• Washington returns junior RHP Tim Lincecum (8-6, 3.11), who had high expectations of being selected in the first two rounds last year as a draft-eligible sophomore after piling up 292 strikeouts in 216 innings his first two years with the Huskies. The 6-foot, 160-pound Lincecum, however, reportedly set too high a price tag for his services and slipped all the way to the 42nd round (Indians). “Tim’s a little guy with a mid-90s fastball and a power curveball who will be one of the premier pitchers in the country,” Huskies coach Ken Knutson said. “He has tremendous resilience in his arm and the ability to start or close.” The Huskies are also counting on a big year from redshirt sophomore RHP Richie Lentz, who missed the 2005 season after having Tommy John surgery. The second of three Lentz brothers to play for the Huskies (younger brother Andy is a true sophomore on the team), Lentz was the top-rated prospect in the New England Collegiate League in 2004. He is slated to be Washington’s closer.

• Southern California will miss the explosive bat of catcher Jeff Clement (.348-15-54), the third overall pick in last year’s draft. His spot behind the plate will be taken by junior Johnny Bowden, a January transfer from Chandler-Gilbert (Ariz.) JC. Trojans coach Mike Gillespie is hoping Clement’s spot in the heart of the lineup will be filled by Cyle Hankerd (.298-1-39), who was selected the No. 1 prospect in the NECBL last year after falling two RBIs shy of winning the league’s triple crown. Hankerd hit .383-9-36 and also homered twice against Team USA in an exhibition game, homered in the league all-star game and homered twice more as Newport swept to the league title. The Trojans are also hoping that Daniel Perales (.266-1-9) bounces back from an injury-plagued 2005 season after enjoying a breakout season in the Cape Cod League in 2004.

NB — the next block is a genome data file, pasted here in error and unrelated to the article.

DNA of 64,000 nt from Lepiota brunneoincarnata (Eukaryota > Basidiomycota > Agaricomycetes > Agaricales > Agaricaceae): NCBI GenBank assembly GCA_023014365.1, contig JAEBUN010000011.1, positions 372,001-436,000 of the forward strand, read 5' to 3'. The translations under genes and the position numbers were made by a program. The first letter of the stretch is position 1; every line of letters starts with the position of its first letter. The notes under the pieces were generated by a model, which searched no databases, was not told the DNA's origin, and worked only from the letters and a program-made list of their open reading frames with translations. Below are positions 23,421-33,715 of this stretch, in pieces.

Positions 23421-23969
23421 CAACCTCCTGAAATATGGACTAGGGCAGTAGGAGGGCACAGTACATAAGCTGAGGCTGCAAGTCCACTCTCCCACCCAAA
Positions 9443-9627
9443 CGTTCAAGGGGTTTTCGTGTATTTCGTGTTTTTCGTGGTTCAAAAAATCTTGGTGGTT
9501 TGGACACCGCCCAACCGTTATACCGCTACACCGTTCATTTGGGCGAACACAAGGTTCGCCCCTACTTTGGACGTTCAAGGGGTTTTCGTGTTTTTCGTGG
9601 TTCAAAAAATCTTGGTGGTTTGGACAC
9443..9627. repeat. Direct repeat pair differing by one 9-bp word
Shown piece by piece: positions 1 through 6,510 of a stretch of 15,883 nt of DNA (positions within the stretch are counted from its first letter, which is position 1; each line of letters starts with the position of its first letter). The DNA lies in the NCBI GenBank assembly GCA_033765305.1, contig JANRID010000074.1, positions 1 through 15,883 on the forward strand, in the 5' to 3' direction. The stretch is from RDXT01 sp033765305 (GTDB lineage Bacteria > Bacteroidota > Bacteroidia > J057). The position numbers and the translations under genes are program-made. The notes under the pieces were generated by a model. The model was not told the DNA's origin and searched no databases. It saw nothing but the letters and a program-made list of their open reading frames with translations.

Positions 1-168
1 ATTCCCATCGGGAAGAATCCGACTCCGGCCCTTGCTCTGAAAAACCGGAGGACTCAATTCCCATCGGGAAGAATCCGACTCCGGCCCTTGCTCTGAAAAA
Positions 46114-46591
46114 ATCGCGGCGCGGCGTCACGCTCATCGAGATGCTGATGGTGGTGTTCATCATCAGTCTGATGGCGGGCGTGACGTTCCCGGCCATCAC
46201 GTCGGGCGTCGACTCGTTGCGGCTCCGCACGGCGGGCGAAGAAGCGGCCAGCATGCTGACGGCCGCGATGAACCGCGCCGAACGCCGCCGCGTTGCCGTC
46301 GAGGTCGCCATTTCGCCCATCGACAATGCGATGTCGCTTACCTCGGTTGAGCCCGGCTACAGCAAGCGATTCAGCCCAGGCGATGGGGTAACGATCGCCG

• Oregon State is hoping its appearance in the 2005 College World Series will encourage more home-state products to stay closer to home to play college baseball rather than seeking greener pastures elsewhere. Three players from Oregon high schools initially went to warm-weather colleges before transferring to OSU for the 2006 season: C Erik Ammon (Hawaii), 1B Bill Rowe (UC Santa Barbara) and RHP Mike Stutes (Santa Clara). Crowe, Ellsbury and Lowrie were all 2002 products of Oregon high schools who were drafted in the first round in 2005, but only Ellsbury elected to play at Oregon State.

• Freshman OF DeSean Jackson will scramble to find playing time in a talented California outfield that includes Errecart in left, Boesch in center and Jason Corder, who ranked as the nation’s top two-way high school player entering his junior year of high school, in right. Jackson was one of the nation’s top baseball prospects at Poly High in Long Beach but was even better at football and chose Cal over Southern California. As a freshman wide receiver this fall, Jackson led the Golden Bears in catches (32), receiving yardage (471) and touchdown receptions (five). He’s already projected as a future first-round pick in the NFL draft.

• Washington State has brought up the rear in the Pac-10 every year since 1999—the year the conference went to a one-division format. Only once, in 2004 (29-26), has the program been over .500 since the merger. The Cougars reached a new low in 2005 under first-year coach Don Marbut by winning only one of 24 conference games. But junior RHP Wayne Daman (7-6, 4.91), the team’s winningest pitcher, returns and he’ll be joined in the rotation by junior RHP Mike Wagner, a Washington high school product with a power arm who spent his first two years at Vanderbilt, going a combined 4-0 with 66 strikeouts in 63 innings.